Take the National Institutes of Health, a major funding source. Its budget rose at a fast clip through the 1990s, stalled in the 2000s, and then dipped with sequestration budget cuts in 2013. All the while, rising costs for conducting science meant that each NIH dollar purchased less and less. Last year, Congress approved the biggest NIH spending hike in a decade. But it won’t erase the shortfall.

The consequences are striking: In 2000, more than 30 percent of NIH grant applications got approved. Today, it’s closer to 17 percent. “It’s because of what’s happened in the last 12 years that young scientists in particular are feeling such a squeeze,” NIH Director Francis Collins said at the Milken Global Conference in May.

Some of our respondents said that this vicious competition for funds can influence their work. Funding “affects what we study, what we publish, the risks we (frequently don’t) take,” explains Gary Bennett a neuroscientist at Duke University. It “nudges us to emphasize safe, predictable (read: fundable) science.”

Truly novel research takes longer to produce, and it doesn’t always pay off. A National Bureau of Economic Research working paper found that, on the whole, truly unconventional papers tend to be less consistently cited in the literature. So scientists and funders increasingly shy away from them, preferring short-turnaround, safer papers. But everyone suffers from that: the NBER report found that novel papers also occasionally lead to big hits that inspire high-impact, follow-up studies.

“I think because you have to publish to keep your job and keep funding agencies happy, there are a lot of (mediocre) scientific papers out there … with not much new science presented,” writes Kaitlyn Suski, a chemistry and atmospheric science postdoc at Colorado State University.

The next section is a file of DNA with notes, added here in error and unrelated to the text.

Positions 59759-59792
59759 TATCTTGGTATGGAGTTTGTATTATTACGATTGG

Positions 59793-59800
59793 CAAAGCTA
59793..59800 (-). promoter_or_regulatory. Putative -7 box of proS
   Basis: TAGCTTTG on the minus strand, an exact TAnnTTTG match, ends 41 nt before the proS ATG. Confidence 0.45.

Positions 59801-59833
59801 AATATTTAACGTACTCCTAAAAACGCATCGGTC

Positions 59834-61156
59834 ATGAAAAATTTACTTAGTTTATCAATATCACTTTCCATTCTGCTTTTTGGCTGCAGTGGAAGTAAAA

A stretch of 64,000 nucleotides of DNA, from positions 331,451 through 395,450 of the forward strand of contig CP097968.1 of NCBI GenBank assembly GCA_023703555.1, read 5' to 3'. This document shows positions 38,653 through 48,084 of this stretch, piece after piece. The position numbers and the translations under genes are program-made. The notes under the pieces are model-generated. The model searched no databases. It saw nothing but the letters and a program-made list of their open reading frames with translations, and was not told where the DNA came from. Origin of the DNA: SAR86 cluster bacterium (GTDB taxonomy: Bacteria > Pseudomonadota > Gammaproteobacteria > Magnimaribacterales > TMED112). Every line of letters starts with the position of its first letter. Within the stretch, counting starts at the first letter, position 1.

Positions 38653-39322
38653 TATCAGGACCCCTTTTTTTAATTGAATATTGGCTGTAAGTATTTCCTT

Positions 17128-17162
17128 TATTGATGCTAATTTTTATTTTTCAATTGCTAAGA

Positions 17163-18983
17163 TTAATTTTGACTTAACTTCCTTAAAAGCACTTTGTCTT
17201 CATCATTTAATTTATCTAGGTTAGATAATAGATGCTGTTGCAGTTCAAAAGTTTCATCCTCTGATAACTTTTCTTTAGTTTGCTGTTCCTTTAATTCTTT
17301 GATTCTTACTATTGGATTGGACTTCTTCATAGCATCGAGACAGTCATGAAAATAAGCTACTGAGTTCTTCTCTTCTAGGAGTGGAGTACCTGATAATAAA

Another worry: When independent, government, or university funding sources dry up, scientists may feel compelled to turn to industry or interest groups eager to generate studies to support their agendas.

Finally, all of this grant writing is a huge time suck, taking resources away from the actual scientific work. Tyler Josephson, an engineering graduate student at the University of Delaware, writes that many professors he knows spend 50 percent of their time writing grant proposals. “Imagine,” he asks, “what they could do with more time to devote to teaching and research?”

It’s easy to see how these problems in funding kick off a vicious cycle. To be more competitive for grants, scientists have to have published work. To have published work, they need positive (i.e., statistically significant) results. That puts pressure on scientists to pick “safe” topics that will yield a publishable conclusion — or, worse, may bias their research toward significant results.

“When funding and pay structures are stacked against academic scientists,” writes Alison Bernstein, a neuroscience postdoc at Emory University, “these problems are all exacerbated.”

Fixes for science’s funding woes